BY MATTHEW ANTHONY Associate – Advisory at AECOM
The chances are that you are reading this article on an electronic device rather than in printed form. But which medium produces the least carbon emissions? You may firstly think the electronic device is the least sustainable way to read the article as it requires power to operate, so you may reasonably conclude that the printed matter is responsible for less carbon emissions, however, it is not as simple as that when you consider the embodied carbon. A study by Alma in Finland determined that it takes between 150-190kg of CO2e (carbon dioxide equivalent, the common scale for measuring the climate effects of different gases) to produce a newspaper or magazine. Apple, the producer of iPads on which millions of publications are read every day, claim that the total lifecycle emissions of a typical model is 130kg CO2e of which only 30% are associated with customer use (iPad Environmental Report, Apple). There are many factors that could influence these findings, such as where the energy is sourced for production and the use of sustainable materials. So, whilst these figures cannot be taken as absolutes, they do provoke holistic thinking about carbon emissions.
It also suggests that whilst the printed media may have zero ‘operational’ emissions, its carbon footprint can be higher than an electronic device. Turning this thinking to the built environment, we know that this sector has an important role to play in reducing global emissions. According to the World Green Building Council and the UN Environment Global Status Report, buildings are currently responsible for 39% of global emissions; 28% from operational emissions from energy required to heat, cool and power them and 11% from materials, construction and maintenance activity. These figures are not likely to decline either. As the world’s population continues to grow, the International Energy Agency predicts that the total global building stock will double by 2050. Plans for action achieving net-zero carbon emissions have been announced by governments and organizations worldwide. However, if these targets are going to be met, the embodied carbon responsible for 11% of global emissions from the construction industry alone must be understood, measured, and minimized where possible.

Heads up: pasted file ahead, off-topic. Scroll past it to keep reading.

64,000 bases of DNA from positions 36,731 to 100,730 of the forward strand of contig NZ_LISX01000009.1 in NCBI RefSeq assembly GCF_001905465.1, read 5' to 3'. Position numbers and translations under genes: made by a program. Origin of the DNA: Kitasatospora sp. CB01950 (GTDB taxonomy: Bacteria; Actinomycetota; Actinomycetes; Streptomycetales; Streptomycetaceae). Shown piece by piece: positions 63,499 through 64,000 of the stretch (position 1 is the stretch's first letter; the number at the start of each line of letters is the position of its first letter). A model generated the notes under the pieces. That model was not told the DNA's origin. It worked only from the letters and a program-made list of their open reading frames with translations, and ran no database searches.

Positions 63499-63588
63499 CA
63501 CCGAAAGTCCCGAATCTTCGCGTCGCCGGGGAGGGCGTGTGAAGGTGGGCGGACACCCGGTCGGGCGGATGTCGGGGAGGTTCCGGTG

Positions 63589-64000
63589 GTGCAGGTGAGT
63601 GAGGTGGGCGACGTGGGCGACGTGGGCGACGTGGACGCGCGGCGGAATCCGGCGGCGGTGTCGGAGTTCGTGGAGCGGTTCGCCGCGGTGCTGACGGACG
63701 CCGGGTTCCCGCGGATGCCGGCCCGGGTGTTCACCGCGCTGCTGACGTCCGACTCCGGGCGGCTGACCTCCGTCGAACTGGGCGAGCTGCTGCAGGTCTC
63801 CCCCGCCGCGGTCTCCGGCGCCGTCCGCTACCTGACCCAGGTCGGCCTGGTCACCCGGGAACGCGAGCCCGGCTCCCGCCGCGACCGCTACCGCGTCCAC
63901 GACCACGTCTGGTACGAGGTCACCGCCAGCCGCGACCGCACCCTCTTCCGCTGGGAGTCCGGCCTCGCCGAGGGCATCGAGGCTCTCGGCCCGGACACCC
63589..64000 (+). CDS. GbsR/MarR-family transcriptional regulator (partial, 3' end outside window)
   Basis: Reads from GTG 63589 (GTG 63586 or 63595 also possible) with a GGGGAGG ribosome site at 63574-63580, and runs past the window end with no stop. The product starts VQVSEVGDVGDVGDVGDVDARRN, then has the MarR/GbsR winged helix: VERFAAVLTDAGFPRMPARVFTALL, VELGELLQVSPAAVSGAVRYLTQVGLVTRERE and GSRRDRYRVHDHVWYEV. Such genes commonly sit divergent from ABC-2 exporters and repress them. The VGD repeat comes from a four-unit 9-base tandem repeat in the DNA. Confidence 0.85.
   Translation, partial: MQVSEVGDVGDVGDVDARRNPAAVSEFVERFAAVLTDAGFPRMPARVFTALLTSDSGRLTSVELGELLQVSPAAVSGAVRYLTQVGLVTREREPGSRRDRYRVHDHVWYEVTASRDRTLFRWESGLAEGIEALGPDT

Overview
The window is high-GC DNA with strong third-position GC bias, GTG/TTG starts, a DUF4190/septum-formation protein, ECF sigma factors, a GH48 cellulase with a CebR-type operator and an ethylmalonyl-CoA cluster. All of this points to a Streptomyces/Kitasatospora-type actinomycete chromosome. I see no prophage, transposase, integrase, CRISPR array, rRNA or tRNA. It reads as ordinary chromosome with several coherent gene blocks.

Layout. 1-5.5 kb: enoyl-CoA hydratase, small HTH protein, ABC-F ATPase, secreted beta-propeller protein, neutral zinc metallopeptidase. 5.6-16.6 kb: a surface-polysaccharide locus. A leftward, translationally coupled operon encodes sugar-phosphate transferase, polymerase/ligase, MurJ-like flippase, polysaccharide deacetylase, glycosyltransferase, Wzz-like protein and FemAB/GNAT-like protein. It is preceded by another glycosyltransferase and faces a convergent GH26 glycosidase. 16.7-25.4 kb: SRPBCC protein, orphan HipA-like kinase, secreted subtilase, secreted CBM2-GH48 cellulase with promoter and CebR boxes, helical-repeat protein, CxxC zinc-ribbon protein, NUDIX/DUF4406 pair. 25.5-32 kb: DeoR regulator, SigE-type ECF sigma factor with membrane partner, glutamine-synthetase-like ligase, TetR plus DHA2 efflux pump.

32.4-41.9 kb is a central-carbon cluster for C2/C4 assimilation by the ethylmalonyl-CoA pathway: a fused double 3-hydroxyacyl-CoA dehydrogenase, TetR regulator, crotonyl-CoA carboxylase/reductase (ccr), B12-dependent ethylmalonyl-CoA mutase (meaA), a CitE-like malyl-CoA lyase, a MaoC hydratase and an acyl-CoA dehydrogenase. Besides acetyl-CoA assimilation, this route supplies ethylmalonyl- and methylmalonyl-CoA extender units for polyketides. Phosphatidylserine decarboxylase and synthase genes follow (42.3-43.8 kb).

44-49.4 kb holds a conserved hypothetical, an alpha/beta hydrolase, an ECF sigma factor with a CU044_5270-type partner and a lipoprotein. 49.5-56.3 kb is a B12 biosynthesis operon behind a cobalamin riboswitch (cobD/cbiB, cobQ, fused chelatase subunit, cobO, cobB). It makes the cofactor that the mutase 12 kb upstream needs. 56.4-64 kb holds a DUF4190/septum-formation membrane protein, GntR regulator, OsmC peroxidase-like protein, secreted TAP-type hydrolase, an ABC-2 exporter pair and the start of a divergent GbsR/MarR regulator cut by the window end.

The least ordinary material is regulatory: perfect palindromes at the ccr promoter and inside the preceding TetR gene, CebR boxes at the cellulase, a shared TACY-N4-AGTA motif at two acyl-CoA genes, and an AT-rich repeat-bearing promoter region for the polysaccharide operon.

EMBODIED CARBON IN THE BUILT ENVIRONMENT
The lifecycle carbon impact of a building can be split into four stages: production, construction, operation and end-of-life. The production stage accounts for approximately 33% of a building’s carbon impact and includes the extraction of raw materials, transportation and manufacturing into buildings products. The construction stage accounts for a further 8%, and includes all construction activity, including transport of materials and labor to site, installation and commissioning. This means that before a building is ready for occupation, it has already incurred approximately 41% of the total carbon impact ‘upfront’. During occupation, we enter the operation stage where all direct emissions from energy consumption are incurred, accounting for around 42% of lifecycle carbon impact, with embodied carbon seen in maintenance, repair, refurbishment and asset replacement activity accounting for a further 11%. The remaining 6% of carbon impact is found in the end-of-life stage where demolition, waste processing and disposal is undertaken. The greatest potential for a reduction in the carbon impact of a project is therefore found not only in the operation stage, but in the design stage where upfront carbon can be reduced. Research by C40 Cities, Arup and the University of Leeds suggest ways in which a reduction in embodied carbon can be achieved and highlights the importance of switching to lower carbon materials and using materials more efficiently to reduce the upfront carbon incurred. This can only be substantially achieved with an understanding of a material’s embodied carbon, quantified by an embodied carbon assessment. More general practices during the design stage can be implemented, such as decreasing reliance on duplication in specifications and ensuring buildings are not over-specified either for intended loads or use.